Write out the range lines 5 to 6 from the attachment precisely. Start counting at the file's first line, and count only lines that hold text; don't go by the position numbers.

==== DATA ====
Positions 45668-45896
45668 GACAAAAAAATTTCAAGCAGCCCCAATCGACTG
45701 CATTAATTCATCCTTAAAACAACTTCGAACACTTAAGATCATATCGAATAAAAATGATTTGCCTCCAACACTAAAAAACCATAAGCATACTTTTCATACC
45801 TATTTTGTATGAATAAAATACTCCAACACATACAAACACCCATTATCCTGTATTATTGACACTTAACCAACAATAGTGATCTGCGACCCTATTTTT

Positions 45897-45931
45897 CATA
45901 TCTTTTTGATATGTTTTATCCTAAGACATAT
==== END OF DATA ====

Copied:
Positions 45897-45931
45897 CATA